Speeches Chris has made in the Australian Federal Parliament.

ADJOURNMENT Childhood Obesity (1)

October 19, 2006

Mr HAYES (Werriwa) (12.46 p.m.)—Childhood obesity has reached critical levels, with
recent reports indicating that the prevalence of obesity has trebled amongst young
Australians, and the number continues to rise. It is estimated that one in five Australian
children are overweight or obese. The figures in New South Wales indicate that it could
be as many as one in four. Alarmingly, one in 10 boys in Year 10 have liver damage and
one in five suffer from high blood pressure as a result of being overweight. Some experts
predict that the current generation of children might be the first group of children to die
at an earlier age than their parents as a consequence of obesity.

This issue needs to be addressed. Childhood obesity is a public policy problem. Not
addressing childhood obesity has public policy implications for our health budgets and
implications for the Australian economy and potential long-term effects for the future. In
many circumstances childhood obesity results in obesity in adults and, as such, places
those adults at risk of serious medical conditions such as diabetes and heart disease.
Obesity is reported to have caused more than 100,000 Australians to suffer from type 2
diabetes, almost 380,000 to suffer from cardiovascular disease and 225,000 to suffer
from osteoarthritis. Such conditions place considerable pressures on our health system
and this, in turn, places pressure on our future budgets. Access Economics has
estimated that the cost of obesity in Australia reached $21 billion last year, including a
direct financial cost of $3.767 billion. Therefore, the public policy imperative of this
matter is undeniable.

The Minister for Health and Ageing continues to neglect his duty to us and to future
generations by persistently denying that childhood obesity is a real or significant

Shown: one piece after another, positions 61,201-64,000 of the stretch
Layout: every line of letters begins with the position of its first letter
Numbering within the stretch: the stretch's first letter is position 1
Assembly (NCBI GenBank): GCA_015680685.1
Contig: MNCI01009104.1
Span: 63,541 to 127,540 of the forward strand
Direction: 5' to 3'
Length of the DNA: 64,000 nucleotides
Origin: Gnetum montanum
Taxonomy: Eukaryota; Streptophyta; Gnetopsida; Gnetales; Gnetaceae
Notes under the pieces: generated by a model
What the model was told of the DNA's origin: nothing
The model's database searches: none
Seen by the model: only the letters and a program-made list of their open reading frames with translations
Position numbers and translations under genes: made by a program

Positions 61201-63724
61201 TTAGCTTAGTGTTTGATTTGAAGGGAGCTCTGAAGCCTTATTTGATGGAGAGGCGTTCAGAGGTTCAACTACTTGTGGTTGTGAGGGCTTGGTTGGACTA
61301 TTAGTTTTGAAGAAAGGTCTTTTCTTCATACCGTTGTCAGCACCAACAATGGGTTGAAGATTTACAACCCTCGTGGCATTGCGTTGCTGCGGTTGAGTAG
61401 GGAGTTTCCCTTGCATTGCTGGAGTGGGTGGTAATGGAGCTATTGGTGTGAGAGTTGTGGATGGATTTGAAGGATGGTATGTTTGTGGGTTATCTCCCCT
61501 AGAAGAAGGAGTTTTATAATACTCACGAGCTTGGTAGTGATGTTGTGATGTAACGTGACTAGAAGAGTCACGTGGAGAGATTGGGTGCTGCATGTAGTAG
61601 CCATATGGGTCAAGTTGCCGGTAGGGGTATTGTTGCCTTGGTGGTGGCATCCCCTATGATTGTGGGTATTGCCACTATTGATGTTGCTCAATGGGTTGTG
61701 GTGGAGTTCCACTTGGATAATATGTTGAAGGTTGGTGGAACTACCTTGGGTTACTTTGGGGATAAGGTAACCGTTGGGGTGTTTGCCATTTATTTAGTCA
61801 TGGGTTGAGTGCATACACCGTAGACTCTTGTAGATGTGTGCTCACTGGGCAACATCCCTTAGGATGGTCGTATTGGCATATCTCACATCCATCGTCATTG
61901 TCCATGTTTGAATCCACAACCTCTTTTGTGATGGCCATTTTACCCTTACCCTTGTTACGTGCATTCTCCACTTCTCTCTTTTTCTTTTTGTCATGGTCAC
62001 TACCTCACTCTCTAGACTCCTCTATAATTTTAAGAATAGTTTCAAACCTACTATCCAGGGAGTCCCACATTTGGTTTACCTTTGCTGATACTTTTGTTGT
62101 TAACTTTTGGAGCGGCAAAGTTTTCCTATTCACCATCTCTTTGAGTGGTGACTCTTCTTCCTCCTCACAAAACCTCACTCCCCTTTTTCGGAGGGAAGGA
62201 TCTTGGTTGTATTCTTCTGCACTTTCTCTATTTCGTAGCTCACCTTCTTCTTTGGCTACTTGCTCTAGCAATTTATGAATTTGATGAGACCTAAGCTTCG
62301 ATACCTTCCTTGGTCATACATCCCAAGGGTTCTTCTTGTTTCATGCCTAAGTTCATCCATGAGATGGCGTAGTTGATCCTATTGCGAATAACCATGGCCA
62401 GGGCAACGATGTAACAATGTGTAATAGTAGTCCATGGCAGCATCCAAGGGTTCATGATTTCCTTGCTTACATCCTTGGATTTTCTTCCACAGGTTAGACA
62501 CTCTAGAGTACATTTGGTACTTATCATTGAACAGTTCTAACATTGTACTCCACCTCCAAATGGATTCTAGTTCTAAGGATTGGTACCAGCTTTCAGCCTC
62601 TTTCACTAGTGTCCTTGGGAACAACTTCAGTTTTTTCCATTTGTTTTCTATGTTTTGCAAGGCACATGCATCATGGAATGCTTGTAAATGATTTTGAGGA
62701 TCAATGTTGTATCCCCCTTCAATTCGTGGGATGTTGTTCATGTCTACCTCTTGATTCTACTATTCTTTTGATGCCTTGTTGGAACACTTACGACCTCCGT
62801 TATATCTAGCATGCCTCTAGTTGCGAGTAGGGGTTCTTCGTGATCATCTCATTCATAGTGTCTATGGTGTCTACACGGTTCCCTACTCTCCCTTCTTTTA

problem. He has tried to tell the Australian public that it is ultimately a problem for
parents. That is clearly wrong. In question time yesterday the minister was quizzed on
his response to obesity in a series of questions from both sides of the House. We heard
him wax lyrical about the government’s efforts to tell us about how much money has
been dedicated to research. Research is fine, but, as the head of paediatrics at
Campbelltown Hospital, Dr Andrew McDonald, has advised me, this matter should be
brought to the attention of all policymakers. He says there is no doubt that, in the minds
of medical practitioners, there is a socioeconomic dimension to this problem.
Children from poorer families are more likely to be obese, because fatty food is cheaper.
Accordingly, outer metropolitan areas of Sydney are disproportionately affected due to
their relative socioeconomic standing. I am not critical of local parents; it is the nature of the problem. But, when family budgets are under pressure from rising mortgage costs,
rising petrol costs and cuts to take-home pay, parents look to where spending cuts can
occur. Unfortunately, food and the quality of food is one such area.

Having identified and understood the breadth of the problem, I concede that there is no
simple answer. Much as with addressing a road toll, a suite of measures is required.
Banning the television advertising of junk food is certainly a good start but, as the
Sydney Morning Herald reported, the cleverest marketers will find their way around that.
Other measures that address the contribution of our lifestyle need to be encouraged. The
proper resourcing of abstention programs at schools and, particularly, things such as
Active After-School Communities programs is certainly also to be encouraged. Such
programs should be properly resourced to encourage more kids to participate in healthy
activity. (Time expired)